English law is flexible enough to incorporate a role for sharia as an informal mechanism for dispute resolutionby Thom Dyke / February 29, 2008 / Leave a comment
Following Rowan Williams’s comments on sharia law, Sayeeda Warsi, the Conservatives’s shadow community cohesion minister, said “Williams seems to be suggesting that there should be two systems of law, running alongside each other, almost parallel, and for people to be offered the choice of opting into one or the other… that is unacceptable.”
In fact, Williams suggested nothing of the sort. This was not a call for sharia principles to be “incorporated” into British law by the same formal mechanism that the European convention on human rights became part of domestic law through the Human Rights Act in 1998. Neither was it an argument for the supremacy of sharia law to English law, in the way that the 1972 European Communities Act established the primacy of European legislation.
As the archbishop said, some elements of sharia are fast becoming the default position in Muslim communities throughout the country. While no one knows the exact numbers of sharia courts currently operating, one organisation, the Islamic Sharia Council in Leyton, east London, has dealt with over 7,000 cases since it was founded in 1982. Such bodies are entirely unregulated, and no formal qualifications are required to hand down interpretations of Koranic law.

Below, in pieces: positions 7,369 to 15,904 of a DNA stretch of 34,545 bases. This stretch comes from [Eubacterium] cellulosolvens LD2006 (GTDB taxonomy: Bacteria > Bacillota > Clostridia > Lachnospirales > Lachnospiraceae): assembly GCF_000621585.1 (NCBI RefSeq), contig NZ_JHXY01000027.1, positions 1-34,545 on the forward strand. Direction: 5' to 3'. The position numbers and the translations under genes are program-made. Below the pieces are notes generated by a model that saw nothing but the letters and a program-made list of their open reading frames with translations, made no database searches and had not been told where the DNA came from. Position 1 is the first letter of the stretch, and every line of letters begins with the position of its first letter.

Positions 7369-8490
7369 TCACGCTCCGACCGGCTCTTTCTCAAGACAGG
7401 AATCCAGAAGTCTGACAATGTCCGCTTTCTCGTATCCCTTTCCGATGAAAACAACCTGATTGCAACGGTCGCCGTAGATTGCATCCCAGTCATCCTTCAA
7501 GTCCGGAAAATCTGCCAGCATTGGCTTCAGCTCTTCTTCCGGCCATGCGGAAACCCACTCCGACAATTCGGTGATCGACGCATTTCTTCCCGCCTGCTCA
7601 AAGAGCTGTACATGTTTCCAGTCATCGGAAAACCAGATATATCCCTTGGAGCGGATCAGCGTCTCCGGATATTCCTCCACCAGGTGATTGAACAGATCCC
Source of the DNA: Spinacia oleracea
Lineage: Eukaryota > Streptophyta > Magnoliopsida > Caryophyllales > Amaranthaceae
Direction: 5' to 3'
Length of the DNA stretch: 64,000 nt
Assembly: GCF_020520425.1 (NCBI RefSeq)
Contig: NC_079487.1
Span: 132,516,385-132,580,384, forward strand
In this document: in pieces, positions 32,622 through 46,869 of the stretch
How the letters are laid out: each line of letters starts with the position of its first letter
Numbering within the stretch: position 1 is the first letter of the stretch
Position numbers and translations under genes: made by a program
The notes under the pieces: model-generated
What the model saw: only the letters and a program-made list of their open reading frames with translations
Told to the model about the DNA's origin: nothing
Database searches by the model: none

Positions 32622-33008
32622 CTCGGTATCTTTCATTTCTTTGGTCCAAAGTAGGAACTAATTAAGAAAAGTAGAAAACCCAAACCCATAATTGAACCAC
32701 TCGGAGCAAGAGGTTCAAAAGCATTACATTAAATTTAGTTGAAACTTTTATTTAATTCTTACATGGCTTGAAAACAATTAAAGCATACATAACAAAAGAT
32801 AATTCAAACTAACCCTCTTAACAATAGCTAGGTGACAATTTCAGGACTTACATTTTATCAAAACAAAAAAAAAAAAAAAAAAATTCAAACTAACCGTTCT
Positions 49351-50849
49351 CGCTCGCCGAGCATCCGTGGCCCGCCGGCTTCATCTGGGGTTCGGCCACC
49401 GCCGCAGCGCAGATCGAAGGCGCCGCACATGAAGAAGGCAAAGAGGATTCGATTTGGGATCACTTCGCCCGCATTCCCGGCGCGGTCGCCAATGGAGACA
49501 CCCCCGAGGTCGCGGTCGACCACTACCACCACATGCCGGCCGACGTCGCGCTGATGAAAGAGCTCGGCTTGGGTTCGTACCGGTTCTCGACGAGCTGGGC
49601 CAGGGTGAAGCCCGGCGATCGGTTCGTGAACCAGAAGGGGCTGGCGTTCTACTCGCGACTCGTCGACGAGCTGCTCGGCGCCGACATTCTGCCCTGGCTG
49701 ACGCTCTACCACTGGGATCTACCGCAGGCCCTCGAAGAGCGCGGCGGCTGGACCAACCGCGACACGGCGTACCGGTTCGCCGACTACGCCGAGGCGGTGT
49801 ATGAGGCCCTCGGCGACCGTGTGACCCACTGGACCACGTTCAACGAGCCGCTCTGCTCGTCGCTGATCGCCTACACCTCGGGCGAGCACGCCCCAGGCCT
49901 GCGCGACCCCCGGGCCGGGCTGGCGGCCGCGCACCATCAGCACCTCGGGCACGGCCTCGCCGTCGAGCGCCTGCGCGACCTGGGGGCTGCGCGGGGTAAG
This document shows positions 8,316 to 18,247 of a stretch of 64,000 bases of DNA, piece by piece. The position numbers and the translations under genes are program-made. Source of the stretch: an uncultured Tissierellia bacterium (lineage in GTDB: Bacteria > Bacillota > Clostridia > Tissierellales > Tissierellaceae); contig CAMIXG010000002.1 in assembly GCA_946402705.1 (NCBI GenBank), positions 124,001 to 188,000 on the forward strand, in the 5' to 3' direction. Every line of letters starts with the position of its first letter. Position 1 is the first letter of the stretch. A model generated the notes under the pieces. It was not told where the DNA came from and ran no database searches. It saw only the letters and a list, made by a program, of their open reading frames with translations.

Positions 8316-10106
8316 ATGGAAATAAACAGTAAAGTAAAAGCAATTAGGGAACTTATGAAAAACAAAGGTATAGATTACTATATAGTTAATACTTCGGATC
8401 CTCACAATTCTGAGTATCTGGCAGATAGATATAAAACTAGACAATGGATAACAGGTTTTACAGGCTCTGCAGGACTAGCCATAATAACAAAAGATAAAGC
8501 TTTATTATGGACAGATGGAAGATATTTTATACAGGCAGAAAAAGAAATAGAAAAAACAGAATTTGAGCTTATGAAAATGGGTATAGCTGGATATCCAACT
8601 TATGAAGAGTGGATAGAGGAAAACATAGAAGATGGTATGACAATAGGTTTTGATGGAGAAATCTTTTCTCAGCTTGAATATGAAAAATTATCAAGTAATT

So there is a need to clarify the role of the state. But the archbishop stopped short of mapping out the intellectual space in which sharia might be accommodated within the framework of English civil law. This raises the question of how large that space should be, and what form it should take.
Such an acceptance of alternative systems of jurisprudence in the English legal system would not be without precedent. Much of the media commentary on Williams’s speech assumed that English law exists in a vacuum, independent of external influence. However, this is a purblind view. As a common law system which has developed organically to take into account jurisprudence from all around the world, in addition to both EU law and international treaty obligations, English law is more than capable of evolving to deal with new social tensions.
Indeed, there is a precedent for recognising the existence of distinct religious jurisprudential space found in the development of canon law, which allows the Church of England suzerainty over church property and discipline of the clergy. Other parts of civil society have been faster to acknowledge the changing face of British society, such as the banking sector, which offers…